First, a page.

Synopses & Reviews
Easy Company, 506th Airborne Division, U.S. Army, was as good a rifle company as any in the world. From their rigorous training in Georgia in 1942 to D-Day and victory, Ambrose tells the story of this remarkable company, which kept getting the tough assignments. Easy Company was responsible for everything from parachuting into France early D-Day morning to the capture of Hitler's Eagle's Nest at Berchtesgaden. Band of Brothers is the account of the men of this remarkable unit who fought, went hungry, froze, and died, a company that took 150 percent casualties and considered the Purple Heart a badge of office. Drawing on hours of interviews with survivors as well as the soldiers' journals and letters, Stephen Ambrose tells the stories, often in the men's own words, of these American heroes.
San Francisco Chronicle A first-class explanation of what crack infantry troops are like...Addicts of military history will relish its finely detailed account....Stephen Ambrose's thorough research and clear organization have produced a highly readable account of the heroic service of this "band of brothers" he so unstintedly admires.
The New York Times Book Review As a member of just such a unit...I am impressed by how well Mr. Ambrose has captured the true essence of a combat rifle company.
The Times-Picayune A valuable and fascinating record...In these pages, the reader can vicariously walk with the men of E Company, suffer and laugh with them.
Publishers Weekly This is a terrific read for WW II action buffs.
About the Author
Dr. Stephen Ambrose
was a renowned historian and acclaimed author of more than 30 books. Among his New York Times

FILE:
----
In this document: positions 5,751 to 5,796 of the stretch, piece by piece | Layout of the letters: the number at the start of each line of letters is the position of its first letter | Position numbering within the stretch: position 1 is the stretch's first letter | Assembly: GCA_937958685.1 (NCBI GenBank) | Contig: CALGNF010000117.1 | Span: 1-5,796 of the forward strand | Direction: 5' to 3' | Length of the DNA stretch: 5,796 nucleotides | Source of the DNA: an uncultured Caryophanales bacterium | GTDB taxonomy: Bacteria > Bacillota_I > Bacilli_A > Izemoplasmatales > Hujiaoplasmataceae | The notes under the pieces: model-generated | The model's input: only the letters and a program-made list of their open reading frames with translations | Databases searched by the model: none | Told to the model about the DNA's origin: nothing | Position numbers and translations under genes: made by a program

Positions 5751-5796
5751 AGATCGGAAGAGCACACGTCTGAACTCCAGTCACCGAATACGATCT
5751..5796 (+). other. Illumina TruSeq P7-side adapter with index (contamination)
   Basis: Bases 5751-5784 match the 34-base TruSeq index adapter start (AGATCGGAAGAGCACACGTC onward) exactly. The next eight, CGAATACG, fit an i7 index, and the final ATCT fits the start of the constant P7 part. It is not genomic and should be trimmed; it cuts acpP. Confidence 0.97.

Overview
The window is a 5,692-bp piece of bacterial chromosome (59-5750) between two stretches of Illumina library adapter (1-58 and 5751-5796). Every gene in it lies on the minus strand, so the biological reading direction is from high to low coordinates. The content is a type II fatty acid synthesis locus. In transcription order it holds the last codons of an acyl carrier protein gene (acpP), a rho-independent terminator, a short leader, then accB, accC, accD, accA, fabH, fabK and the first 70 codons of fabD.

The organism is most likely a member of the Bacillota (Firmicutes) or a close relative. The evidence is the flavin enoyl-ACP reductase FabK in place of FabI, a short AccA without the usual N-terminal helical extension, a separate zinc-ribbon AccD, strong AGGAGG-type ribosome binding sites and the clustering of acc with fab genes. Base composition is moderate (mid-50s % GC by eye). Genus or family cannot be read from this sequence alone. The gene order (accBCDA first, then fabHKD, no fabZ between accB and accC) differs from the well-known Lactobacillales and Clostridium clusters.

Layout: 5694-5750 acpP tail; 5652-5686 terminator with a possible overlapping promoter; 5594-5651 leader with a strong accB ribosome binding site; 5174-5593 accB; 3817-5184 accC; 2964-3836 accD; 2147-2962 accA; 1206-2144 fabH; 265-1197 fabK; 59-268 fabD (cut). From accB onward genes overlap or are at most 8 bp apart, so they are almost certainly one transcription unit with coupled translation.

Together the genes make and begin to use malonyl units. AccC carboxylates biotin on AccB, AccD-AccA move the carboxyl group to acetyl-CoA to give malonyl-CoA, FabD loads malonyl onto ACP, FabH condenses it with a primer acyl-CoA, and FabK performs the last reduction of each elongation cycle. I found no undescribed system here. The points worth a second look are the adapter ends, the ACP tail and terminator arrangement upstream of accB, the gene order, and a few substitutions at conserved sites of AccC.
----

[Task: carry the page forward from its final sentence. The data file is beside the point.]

best-sellers are: Nothing Like It in the World, Citizen Soldiers, Band of Brothers, D-Day - June 6, 1944,
and Undaunted Courage
He was not only a great author, but also a captivating speaker, with the unique ability to provide insight into the future by employing his profound knowledge of the past. His stories demonstrate how leaders use trust, friendship and shared experiences to work together and thrive during conflict and change. His philosophy about keeping an audience engaged is put best in his own words:
As I sit at my computer, or stand at the podium, I think of myself as sitting around the campfire after a day on the trail, telling stories that I hope will have the members of the audience, or the readers, leaning forward just a bit, wanting to know what happens next.
Dr. Ambrose was a retired Boyd Professor of History at the University of New Orleans. He was the Director Emeritus of the Eisenhower Center in New Orleans, and the founder of the National D-Day Museum. He was also a contributing editor for the Quarterly Journal of Military History, a member of the board of directors for American Rivers, and a member of the Lewis and Clark Bicentennial Council Board.
His talents have not gone unnoticed by the film industry. Dr. Ambrose was the historical consultant for Steven Spielberg's movie Saving Private Ryan. Steven Spielberg and Tom Hanks purchased the film rights to his books Citizen Soldiers and Band of Brothers to make the 13-hour HBO mini-series Band of Brothers.
He has also participated in numerous national television programs, including ones for the History Channel and National Geographic.